What Does Your Main Character Look Like? Why Your Readers Care

Joan Fontaine as Jane Eyre? I don't think so!

How often do you imagine what your favorite fictional character looks like?

How often do you wrestle with the author over the amount of detail you need to actually see your favorite character clearly in your mind’s eye? We make an emotional connection with the protagonist, and it ends up mattering very much to us what the main character looks like. Characters have the potential to become more real for readers than their own family members, and can elicit just as much sympathy and concern.

Do these people look odd? They should; they're police sketches of fictional characters!

Charlotte Brontë sketched her protagonist, Jane Eyre, as not particularly pretty. Jane had a small mouth, a high forehead, and unhealthy skin. I have no real idea what Jane Eyre actually looked like; I have to create her in my mind’s eye. Yet when I’ve seen actresses portray her, most of the time, they seem mis-cast. One is left wondering, in fact, what did Jane look like to Charlotte Brontë? She certainly didn’t describe a woman who looked like Joan Fontaine!

This image of Jane Eyre makes sense to my imagination

When a movie is made, or TV series created, you see the actor portraying your favorite character, and you sense, without knowing why, that the casting is simply wrong. The character isn’t supposed to look like that! But how do you know?

We’re relying on our sense of what this person looks like, the person’s face we create in our minds based on the bits and pieces the author gives us. As a writer, I believe that creating the character’s face for my reader is one of my most challenging tasks.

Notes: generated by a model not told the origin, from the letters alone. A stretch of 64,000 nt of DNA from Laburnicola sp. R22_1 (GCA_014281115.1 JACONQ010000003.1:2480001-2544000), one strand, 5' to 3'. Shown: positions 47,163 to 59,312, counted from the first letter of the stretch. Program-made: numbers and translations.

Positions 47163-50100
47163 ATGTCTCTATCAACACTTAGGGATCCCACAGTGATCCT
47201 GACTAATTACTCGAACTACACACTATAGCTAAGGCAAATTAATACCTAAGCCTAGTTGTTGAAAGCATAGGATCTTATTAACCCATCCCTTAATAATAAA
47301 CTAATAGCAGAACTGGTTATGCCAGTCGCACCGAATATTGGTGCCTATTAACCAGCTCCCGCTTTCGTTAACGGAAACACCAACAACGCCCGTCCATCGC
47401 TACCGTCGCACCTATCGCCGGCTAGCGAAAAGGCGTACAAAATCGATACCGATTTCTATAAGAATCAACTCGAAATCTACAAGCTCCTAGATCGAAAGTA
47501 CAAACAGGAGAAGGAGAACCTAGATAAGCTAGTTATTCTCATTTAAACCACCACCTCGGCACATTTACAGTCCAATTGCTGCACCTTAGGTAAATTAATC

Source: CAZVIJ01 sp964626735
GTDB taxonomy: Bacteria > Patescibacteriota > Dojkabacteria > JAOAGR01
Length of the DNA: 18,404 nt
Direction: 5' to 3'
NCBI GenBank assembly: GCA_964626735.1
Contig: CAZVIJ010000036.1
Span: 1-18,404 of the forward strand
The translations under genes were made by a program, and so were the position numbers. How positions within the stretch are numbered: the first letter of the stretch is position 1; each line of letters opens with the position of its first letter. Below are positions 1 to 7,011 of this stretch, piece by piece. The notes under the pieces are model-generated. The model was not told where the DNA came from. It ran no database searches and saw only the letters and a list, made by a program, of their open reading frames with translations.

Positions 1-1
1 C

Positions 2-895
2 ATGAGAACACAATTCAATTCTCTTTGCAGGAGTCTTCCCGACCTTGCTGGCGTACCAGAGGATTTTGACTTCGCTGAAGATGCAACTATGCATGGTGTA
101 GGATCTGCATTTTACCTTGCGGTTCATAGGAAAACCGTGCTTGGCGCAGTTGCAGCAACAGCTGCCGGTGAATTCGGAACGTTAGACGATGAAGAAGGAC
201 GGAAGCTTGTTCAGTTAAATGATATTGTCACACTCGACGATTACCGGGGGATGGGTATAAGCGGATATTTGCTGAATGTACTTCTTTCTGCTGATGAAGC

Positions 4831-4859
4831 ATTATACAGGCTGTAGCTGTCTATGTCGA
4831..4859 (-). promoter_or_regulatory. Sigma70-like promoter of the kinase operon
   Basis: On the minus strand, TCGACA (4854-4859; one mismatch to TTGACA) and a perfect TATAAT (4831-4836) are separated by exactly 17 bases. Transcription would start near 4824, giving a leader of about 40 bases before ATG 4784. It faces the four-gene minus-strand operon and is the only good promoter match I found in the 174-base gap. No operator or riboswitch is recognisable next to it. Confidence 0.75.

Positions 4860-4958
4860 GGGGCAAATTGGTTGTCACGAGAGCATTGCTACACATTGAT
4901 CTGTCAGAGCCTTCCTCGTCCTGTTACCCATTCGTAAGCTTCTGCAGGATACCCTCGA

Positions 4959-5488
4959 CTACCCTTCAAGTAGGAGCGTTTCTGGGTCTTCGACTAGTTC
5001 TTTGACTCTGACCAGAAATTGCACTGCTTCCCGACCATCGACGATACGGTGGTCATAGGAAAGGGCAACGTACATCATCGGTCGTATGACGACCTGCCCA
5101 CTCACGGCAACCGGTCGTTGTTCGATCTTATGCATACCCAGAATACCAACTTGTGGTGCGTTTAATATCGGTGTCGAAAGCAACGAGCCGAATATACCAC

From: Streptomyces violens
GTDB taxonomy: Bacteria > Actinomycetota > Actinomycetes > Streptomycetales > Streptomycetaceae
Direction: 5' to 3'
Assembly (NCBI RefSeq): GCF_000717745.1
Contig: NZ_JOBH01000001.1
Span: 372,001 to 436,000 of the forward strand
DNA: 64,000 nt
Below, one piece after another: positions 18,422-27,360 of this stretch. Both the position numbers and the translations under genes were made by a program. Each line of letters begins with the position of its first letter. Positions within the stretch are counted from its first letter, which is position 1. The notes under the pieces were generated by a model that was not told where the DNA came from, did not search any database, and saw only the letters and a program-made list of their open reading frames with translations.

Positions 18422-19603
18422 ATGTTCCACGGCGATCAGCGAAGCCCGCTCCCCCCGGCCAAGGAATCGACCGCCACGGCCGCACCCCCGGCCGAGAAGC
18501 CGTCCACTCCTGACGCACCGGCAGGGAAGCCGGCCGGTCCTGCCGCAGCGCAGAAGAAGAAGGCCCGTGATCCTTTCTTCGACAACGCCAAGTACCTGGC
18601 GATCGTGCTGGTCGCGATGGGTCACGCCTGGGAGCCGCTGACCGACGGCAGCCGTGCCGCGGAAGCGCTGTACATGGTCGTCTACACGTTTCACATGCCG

It feels very much like painting on a small canvas using too-large brushes, because the level of detail I’d need to let you see what I see seems obsessive to get into. I must, for the sake of brevity, leave you to fill in the missing pieces of the visual mosaic I’ve attempted to create for you. Hopefully, you will care enough about the character to fill in those blanks.

This is the right look for Jane Eyre (Charlotte Gainsbourg; 1996); not glamorised or prettified.

BBC News reports today that it’s possible to apply police sketch technology to recreate the characters of our imagination, making it that much easier to be sure the character’s representation matches our inner vision:

No matter how lovingly a fictional character is rendered in print, he or she is still just a figment of the literary imagination, with a face readers can only imagine.

Inevitably, a film adaptation prompts protests that whoever was cast doesn’t get the look quite right, though it’s never truly clear just what the look should be.

But now a new website uses police technology to sketch out faces of characters described in notable novels. Called The Composites, it shows images of literary characters created by using the author’s description of a character with law enforcement composite-sketch software.

The website shows the faces of Humbert Humbert,  from Nabokov’s Lolita; Vaughan, from J.G. Ballards Crash; Aomame, from Haruki Murakami‘s 1Q84; Emma Bovary, Tess of the d’Urbervilles and many others.